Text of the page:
When I was a small boy, I had a friend that lived near our house. He was very old and liked to tell me about the past. During one of those visits, I asked a question that I will never forget the answer to. Sometimes, when it is quiet, I close my eyes and... it is a warm summer’s day and my old friend is telling me a story.
“Before the settlers knew what was happening, the Indians had surrounded them and were shooting their fiery arrows. Like meteors from the sky, the arrows hit the wagon canvases, which immediately burst into flames. Many of the settlers lay wounded or dying after the attack. Usually, they would circle the wagons for protection, making it harder for the Indians to reach them, but surprise attacks came with no warning.”
“That’s a sad story. Did they all die?”
“Not all; many settlers reached their destinations and built houses and worked the land. The towns we have today were started by those men and women who braved a trail west.”
“Tell me another story, please?” as I snuggled in closer.
“More and more folks found their way west and the towns founded by the settlers grew bigger each day. There were some folks back then that did not want to make an honest living. They would rather rob banks and the townsfolk of their hard earned money.”
“Real outlaws, like Jesse James?” asked with a seven-year olds excitement.
“Yes, real outlaws like Jesse,” he replied. “In fact, Jesse James sat right where you’re sitting now.”
“He was right here, where I am?”
“He sure was. As I recall, Jesse stopped to rest his horse here one afternoon. He had robbed a bank the day before and was on the run. We did not have any conversation, but he looked at me and smiled, as if he knew I would do him no harm.”
“You must be very old to have seen Jesse James. I wish I could have been there.”
“Someday, when you are old, you will have your memories to share with your grandchildren. Maybe, one of the stories will be about an old friend who told you stories when you were a young boy.”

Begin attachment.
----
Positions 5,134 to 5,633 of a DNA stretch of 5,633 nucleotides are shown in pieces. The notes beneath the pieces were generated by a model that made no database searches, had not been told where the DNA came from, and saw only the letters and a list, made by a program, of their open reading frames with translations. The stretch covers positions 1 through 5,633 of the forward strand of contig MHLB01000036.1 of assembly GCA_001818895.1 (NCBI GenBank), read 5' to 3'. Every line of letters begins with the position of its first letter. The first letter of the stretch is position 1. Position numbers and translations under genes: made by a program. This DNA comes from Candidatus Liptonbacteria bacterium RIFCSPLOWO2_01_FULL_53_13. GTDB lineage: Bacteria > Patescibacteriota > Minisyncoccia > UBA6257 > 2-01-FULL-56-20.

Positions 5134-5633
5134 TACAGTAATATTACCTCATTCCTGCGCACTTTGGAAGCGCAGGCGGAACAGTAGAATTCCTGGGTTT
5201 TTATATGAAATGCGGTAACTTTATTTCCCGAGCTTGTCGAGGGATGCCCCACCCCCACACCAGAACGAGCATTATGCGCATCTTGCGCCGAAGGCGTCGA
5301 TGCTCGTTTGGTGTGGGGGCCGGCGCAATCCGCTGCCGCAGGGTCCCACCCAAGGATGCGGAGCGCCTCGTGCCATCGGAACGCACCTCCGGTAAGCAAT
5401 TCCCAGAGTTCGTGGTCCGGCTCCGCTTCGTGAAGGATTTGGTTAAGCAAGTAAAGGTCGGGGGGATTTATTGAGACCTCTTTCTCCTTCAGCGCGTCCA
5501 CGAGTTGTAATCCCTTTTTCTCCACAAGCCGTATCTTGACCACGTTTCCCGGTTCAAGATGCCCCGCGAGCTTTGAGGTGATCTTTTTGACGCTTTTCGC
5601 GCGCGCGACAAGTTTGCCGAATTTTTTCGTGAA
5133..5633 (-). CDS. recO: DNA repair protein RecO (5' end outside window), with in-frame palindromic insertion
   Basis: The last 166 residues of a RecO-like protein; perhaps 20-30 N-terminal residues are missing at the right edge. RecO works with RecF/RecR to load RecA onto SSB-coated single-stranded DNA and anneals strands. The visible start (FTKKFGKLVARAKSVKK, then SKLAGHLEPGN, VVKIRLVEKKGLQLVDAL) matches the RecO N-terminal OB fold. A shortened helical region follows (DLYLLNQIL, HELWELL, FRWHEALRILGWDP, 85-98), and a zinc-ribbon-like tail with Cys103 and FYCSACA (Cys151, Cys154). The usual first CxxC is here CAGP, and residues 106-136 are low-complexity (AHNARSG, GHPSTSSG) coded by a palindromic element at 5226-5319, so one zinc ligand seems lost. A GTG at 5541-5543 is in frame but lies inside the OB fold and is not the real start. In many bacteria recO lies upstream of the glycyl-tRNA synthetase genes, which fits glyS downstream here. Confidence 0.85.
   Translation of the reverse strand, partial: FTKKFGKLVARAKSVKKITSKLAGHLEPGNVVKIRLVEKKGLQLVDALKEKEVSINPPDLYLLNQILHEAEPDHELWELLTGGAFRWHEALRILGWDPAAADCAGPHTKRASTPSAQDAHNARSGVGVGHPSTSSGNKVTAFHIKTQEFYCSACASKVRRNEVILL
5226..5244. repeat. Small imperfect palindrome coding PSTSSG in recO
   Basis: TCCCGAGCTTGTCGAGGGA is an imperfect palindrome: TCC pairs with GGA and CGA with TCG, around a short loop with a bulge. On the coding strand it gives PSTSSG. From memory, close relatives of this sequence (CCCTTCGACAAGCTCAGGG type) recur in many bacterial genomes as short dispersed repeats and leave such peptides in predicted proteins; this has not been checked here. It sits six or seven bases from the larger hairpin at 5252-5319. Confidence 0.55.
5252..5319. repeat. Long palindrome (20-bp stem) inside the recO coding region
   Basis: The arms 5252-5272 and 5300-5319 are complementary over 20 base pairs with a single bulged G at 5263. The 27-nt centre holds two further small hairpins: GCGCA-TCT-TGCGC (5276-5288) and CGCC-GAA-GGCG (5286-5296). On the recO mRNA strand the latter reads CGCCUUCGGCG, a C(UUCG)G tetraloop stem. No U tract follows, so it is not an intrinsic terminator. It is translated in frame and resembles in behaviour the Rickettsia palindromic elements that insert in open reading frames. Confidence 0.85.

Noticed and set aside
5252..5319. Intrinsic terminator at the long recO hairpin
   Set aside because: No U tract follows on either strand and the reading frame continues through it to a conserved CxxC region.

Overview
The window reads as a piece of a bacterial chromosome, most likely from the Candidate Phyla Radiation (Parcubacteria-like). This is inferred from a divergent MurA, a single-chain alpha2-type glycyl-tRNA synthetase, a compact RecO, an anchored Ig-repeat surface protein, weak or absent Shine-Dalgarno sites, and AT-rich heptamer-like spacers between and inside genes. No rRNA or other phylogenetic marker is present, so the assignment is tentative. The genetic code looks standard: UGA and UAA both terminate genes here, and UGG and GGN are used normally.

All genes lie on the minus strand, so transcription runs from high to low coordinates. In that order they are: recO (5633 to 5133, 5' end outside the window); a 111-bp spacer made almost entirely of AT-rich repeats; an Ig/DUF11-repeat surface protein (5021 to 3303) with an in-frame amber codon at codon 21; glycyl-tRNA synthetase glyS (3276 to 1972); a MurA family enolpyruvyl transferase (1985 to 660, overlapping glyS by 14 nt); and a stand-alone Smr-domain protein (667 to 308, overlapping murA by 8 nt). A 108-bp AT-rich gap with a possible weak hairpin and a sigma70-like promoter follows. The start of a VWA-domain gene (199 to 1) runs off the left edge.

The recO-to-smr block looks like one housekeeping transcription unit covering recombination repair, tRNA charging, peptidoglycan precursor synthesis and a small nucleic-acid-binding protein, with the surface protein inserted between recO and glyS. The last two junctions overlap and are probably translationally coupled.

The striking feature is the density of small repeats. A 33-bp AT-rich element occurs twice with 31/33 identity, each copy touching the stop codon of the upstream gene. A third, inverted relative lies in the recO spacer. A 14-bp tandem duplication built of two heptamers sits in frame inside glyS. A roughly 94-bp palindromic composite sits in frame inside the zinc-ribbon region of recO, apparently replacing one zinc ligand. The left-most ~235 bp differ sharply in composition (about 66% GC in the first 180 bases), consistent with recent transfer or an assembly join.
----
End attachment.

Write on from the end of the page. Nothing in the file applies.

“When I am old like you, I’ll tell them about you and the stories you told.” I thought for a moment, and then asked, “If you knew Jesse James, did you know Jesus, too?” I will never forget my friend’s answer.
“Did I know Jesus? I never saw him as I did Jesse, but I have heard stories. You see many travelers that have come this way talked about their fears, hopes, and dreams. They talked of Jesus, even talked to Him. I know that He is the reason you and I are here.” Do you know Jesus, my little friend?”
“I know Him from Sunday school and from my mom and dad telling me about Him. Jesus is in my heart, because I asked Him to be there. Do you have Him in your heart, too?”
“He knows me and I know Him; He is my Creator and I lift up my arms to Him every day.”
My boyhood summers vanished one day when I was not looking. I have treasured those warm summer memories and stories through the years. I grew old, as my friend said I would, and have shared the stories he told me with my children and grandchildren. We go to see him from time to time and sit and listen, once again, while he spins a yarn from the past. You ask me how can that be; how can my old friend still be here? Let me explain.
I was a young boy with a very big imagination. I once heard that oak trees lived to be very old. They see many things and if they could talk, they would have many stories to tell.
You see, my old friend was an oak tree and my imagination gave him the voice to tell me the stories I longed to hear when I was seven. My old friend with arms upraised still stands near the house where I grew up, waiting for the “imagination” of another child
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